Some New Works

2.7.2022 — 2.10.2022

National Gallery of Iceland

One of the roles of the National Gallery of Iceland is to collect art, with the objective of reflecting as well as possible trends and movements in Icelandic and international art at any time, as stated in the National Gallery of Iceland Act. The museum’s collections are extensive and diverse. The oldest works in the collection date from the 16th century, while the most recent are less than one year old; the nucleus of the collection consists of Icelandic art from around 1900 to the present day.

Room

1

2.7.2022 2.10.2022

Curator

Vigdís Rún Jónsdóttir

Project Manager of Exhibitions

Vigdís Rún Jónsdóttir

Project Manager of Education and Events

Ragnheiður Vignisdóttir

Marketing and Promotion

Guðrún Jóna Halldórsdóttir

Photograph

Sigurður Gunnarsson

Conservation

Ólafur Ingi Jónsson

artwork by Hildur Bjarnadóttir, textile in red and brown color

Hildur Bjarnadóttir 1969-

mjög snemma sumars, 2021

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Today the collection numbers over 15,000 works, and more are added each year; the museum is allocated funding of nearly ISK 30 million annually for acquisitions of art. The selection of acquisitions – whether purchases or works donated to the museum – is handled by a three- person Acquisitions Board which is appointed by the Minister of Education and Culture for a three-year term. The board is made up of the director of the gallery, one representative nominated by SÍM (the Association of Icelandic Visual Artists), and a third appointed without prior nomination.

Artwork by Örn Alexander Ásmundsson

Örn Alexander Ámundason 1984-

Info, 2016

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This is a welcome opportunity to provide insight into this major and important aspect of the gallery’s work by displaying recent additions to the collection, and to elucidate the priorities that guide acquisitions at any time. The exhibition reflects the diversity of outstanding Icelandic contemporary art.

The exhibition Some New Works displays a selection of works which have been purchased by the gallery’s Acquisitions Board or presented to the gallery in recent years

Artwork by Gunnhildur Haukdsdóttir.

Gunnhildur Hauksdóttir 1972-

Rottukórinn, 2020

LÍ-11672

Creating systems for different kinds of phenomena may be said to be a human endeavour to simplify an incomprehensible and complex world. Systems theory is grounded in an interdisciplinary scrutiny of the organisation of phenomena, internal systemic relations, and how different systems work together. Systems can be tangible, biological or social; they can be manmade, natural or a combination of both. Systems entail a certain repetition and pattern, while in repetition the source of something new is always to be found, as maintained by Danish philosopher Søren Kierkegaard in his book Gjentagelsen (Repetition, 1843). Many artists have found inspiration in Kierkegaard’s work: as the same routine or motif is repeated over and over again, or subjects from the past are remade, it may be said that no creative art is possible without precedents and models.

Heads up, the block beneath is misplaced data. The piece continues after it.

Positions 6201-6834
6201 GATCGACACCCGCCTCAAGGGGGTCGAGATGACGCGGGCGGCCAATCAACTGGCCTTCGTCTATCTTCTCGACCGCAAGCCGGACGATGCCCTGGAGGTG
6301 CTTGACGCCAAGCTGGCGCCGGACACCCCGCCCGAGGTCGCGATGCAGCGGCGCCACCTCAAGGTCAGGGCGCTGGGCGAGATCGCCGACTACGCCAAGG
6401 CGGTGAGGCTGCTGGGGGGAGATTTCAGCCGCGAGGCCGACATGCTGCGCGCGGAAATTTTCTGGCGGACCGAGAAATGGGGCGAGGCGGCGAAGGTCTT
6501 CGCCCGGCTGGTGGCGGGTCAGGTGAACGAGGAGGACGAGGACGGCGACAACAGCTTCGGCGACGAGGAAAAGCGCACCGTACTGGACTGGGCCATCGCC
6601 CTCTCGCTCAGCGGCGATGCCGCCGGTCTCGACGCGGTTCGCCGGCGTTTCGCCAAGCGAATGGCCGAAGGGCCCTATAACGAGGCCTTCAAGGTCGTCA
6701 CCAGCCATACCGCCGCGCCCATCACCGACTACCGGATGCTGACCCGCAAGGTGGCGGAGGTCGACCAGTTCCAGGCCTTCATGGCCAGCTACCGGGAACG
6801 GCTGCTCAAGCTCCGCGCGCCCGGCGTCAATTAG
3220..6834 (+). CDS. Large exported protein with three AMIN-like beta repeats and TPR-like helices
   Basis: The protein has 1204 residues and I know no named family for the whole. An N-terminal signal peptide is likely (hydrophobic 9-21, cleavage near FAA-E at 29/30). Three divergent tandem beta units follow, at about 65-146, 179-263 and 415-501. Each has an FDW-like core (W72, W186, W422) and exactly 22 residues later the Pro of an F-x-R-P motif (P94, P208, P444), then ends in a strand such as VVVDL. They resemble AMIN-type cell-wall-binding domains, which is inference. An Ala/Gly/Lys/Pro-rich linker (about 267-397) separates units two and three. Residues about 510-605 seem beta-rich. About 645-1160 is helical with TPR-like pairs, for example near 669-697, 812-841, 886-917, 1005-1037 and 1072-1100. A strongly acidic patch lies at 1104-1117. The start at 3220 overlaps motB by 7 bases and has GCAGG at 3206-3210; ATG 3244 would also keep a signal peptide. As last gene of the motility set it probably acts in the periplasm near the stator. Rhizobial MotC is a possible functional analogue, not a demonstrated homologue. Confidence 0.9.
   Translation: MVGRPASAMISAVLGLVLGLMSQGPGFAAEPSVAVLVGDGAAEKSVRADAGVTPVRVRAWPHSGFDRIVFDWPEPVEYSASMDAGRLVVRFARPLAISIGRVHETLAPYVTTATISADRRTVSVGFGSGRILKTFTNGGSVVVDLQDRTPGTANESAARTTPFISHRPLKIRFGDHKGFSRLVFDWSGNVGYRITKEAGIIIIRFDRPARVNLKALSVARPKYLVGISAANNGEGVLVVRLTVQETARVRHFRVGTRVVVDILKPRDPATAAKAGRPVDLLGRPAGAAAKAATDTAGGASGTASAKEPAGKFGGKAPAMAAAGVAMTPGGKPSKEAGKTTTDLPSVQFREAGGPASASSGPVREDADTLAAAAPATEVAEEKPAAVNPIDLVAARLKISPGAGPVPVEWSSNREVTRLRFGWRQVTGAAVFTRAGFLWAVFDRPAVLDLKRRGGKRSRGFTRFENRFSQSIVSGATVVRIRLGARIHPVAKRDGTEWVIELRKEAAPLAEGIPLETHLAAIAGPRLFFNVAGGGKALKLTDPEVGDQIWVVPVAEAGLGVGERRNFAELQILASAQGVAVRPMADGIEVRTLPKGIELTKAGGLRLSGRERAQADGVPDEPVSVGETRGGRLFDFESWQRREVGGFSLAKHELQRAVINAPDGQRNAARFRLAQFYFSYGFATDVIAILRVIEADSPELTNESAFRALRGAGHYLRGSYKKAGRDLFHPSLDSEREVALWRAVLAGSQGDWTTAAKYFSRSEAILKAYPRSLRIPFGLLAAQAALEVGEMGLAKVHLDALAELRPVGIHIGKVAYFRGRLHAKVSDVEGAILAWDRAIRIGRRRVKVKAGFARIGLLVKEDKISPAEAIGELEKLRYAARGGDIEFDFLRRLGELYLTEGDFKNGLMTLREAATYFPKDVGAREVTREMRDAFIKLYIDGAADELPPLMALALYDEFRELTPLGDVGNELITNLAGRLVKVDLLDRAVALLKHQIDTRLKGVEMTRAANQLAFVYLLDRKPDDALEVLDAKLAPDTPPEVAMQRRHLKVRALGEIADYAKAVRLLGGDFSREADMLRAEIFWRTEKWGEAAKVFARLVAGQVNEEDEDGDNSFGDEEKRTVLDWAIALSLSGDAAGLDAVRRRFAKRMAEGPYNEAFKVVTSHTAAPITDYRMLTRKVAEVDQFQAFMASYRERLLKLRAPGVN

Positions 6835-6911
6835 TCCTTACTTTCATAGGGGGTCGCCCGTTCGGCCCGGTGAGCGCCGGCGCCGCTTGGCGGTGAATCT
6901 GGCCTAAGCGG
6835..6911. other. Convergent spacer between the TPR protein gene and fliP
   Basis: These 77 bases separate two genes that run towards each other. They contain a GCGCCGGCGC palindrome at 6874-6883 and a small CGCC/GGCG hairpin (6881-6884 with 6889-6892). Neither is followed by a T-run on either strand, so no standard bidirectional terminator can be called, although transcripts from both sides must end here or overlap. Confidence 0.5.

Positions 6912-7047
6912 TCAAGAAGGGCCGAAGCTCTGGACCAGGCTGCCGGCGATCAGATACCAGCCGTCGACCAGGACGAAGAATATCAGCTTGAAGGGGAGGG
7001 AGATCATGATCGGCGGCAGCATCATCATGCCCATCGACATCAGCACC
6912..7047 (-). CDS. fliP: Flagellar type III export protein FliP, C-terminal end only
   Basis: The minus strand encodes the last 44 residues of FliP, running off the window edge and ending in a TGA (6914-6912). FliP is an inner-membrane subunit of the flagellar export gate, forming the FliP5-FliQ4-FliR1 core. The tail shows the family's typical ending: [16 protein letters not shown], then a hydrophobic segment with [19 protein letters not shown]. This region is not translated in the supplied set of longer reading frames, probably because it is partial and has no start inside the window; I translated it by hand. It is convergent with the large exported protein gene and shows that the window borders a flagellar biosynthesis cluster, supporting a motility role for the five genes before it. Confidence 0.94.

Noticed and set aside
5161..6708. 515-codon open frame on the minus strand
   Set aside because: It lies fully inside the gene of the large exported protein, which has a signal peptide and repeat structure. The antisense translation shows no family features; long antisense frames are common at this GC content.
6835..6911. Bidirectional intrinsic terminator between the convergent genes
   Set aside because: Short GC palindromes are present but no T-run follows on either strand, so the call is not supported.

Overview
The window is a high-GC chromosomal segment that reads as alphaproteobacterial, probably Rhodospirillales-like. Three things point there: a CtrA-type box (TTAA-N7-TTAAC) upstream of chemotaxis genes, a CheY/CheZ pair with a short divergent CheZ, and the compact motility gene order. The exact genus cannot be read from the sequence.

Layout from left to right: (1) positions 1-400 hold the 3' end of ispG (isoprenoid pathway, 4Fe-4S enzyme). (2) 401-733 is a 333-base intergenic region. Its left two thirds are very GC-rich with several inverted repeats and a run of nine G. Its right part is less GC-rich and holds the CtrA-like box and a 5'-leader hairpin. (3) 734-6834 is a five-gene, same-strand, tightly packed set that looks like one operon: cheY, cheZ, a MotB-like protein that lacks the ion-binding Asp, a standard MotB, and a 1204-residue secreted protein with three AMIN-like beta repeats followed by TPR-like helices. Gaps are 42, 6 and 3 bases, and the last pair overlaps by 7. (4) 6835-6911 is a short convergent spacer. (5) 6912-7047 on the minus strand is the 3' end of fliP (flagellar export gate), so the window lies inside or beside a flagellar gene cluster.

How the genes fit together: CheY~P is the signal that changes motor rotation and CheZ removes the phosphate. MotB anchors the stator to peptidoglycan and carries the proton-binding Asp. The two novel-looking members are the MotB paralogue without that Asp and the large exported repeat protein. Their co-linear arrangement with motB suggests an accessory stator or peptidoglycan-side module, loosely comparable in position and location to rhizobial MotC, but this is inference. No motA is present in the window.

The works displayed in Some New Works have been curated to highlight systems and repetitions in the work of eleven artists, which have been made in a range of different media.

Sigurður Atli Sigurðsson 1988-

Sætaskipan, 2020

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In a broad sense one may take the view that all art entails systems and repetitions of some kind, and this is a useful tool in examination of contemporary art. The subjects of the artists in Some New Works lie in a study of children’s sleep patterns, stereotypes, magnification of carbon particles, the reshaping of nature using Morse code, seating arrangements in different public spaces, the aural world and social interaction of rats, the art and systems of chess, boxes as a recurrent theme in art history, the creation and the deconstruction of its meaning, processes that lie behind holding an exhibition, and not least in research into aesthetics in the repetition of forms or units of pattern which establish a certain calm among the chaos, and security for the observer.

Artists

Anna Júlía Friðbjörnsdóttir

Bjarni H. Þórarinsson

Fritz Hendrik Berndsen

Guðjón Ketilsson

Gunnhildur Hauksdóttir

Hildur Bjarnadóttir

Sigurður Guðjónsson

Sigurður Atli Sigurðsson

Sölvi Sólon Íslandus Helgason

Valgerður Guðlaugsdóttir

Örn Alexander Ámundason

Treasures of Icelandic Art

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